At the beginning of the story it says that Zacchaeus ran ahead and climbed a sycamore tree to see Jesus. Now there are all kinds of trees and some of them are much easier to climb than others. Ask any small boy and he will tell you that the sycamore tree is definitely one of the most difficult to climb since it has very few branches and those that it does have tend to be far above the ground as well as being rather smooth and not very easy to grip on.

Somehow this small man gets up the tree because he wants to see Jesus. His effort was surely a measure of the greatness of his desire to see Jesus who looks into his heart and recognises that Zacchaeus is at a turning point in his life. By expressing the wish to eat with Zacchaeus Jesus tips the balance and as a direct result Zacchaeus spontaneously repents of his sins and offers to make quadruple restitution to those he has wronged. We don't get the reaction of the crowd to this extraordinary statement of Zacchaeus but they must have been nonplussed since they would have regarded him as a confirmed sinner and would most likely treat his conversion with a high degree of scepticism.

There is no more recorded in the Gospels about Zacchaeus and this surely indicates that his conversion was indeed a sincere one. There are later Christian traditions which say that he took the name Matthias and was the one chosen as an Apostle to replace Judas Iscariot. Another tradition says that he became the first Bishop of Caesarea. Whatever the truth of these stories it seems extremely likely that Zacchaeus did indeed make a sincere conversion and fulfilled his promises to make restitution to anyone he had swindled.

The point is that it is a wonderful story of repentance. It shows once again how Jesus could look into a person's heart and draw out the very best in them. It shows also that often the desire for repentance is something that is present in most people but that it often needs the right sort of intervention to bring it to the surface.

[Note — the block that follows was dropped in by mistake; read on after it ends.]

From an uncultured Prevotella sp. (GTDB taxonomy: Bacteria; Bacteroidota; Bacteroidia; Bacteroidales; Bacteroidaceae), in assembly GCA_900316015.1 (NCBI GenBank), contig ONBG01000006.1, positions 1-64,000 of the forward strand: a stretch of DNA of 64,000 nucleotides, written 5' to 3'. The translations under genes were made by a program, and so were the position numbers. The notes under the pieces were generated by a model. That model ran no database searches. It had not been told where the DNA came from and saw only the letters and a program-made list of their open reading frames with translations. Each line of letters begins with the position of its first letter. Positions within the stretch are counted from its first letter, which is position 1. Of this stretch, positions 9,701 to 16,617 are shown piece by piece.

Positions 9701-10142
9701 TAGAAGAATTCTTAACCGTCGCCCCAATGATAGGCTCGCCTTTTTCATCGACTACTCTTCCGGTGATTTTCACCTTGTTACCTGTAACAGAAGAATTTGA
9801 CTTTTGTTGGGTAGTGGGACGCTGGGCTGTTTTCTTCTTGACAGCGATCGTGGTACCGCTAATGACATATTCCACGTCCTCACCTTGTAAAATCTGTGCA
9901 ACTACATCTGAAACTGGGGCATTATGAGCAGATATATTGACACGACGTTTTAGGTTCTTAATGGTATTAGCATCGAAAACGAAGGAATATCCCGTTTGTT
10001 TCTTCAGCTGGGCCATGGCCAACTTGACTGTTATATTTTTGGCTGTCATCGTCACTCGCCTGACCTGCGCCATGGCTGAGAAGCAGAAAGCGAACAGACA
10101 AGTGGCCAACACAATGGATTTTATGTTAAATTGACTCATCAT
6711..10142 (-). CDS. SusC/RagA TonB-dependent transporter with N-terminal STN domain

One of the remarkable things about this account in the Gospels is the extraordinary statement by Zacchaeus, 'If I have cheated anybody I will pay him back four times the amount.' Repaying those one has defrauded is one thing, but to repay four times the amount is something exceptional.

One of the jobs a priest has in the confessional is to deal with this specific question, that of restitution. Often people come and confess sins of theft or fraud and think that once the sin is forgiven then all has been put right. But this is not the case.

When we steal from someone we are obliged to confess the sin but we are equally obliged to make restitution to them. Having someone else's money rattling around in our pocket would not be a true sign of contrition. We are morally obliged to restore the losses that have been suffered by our victim. Anything less than this would indicate a lack of true repentance.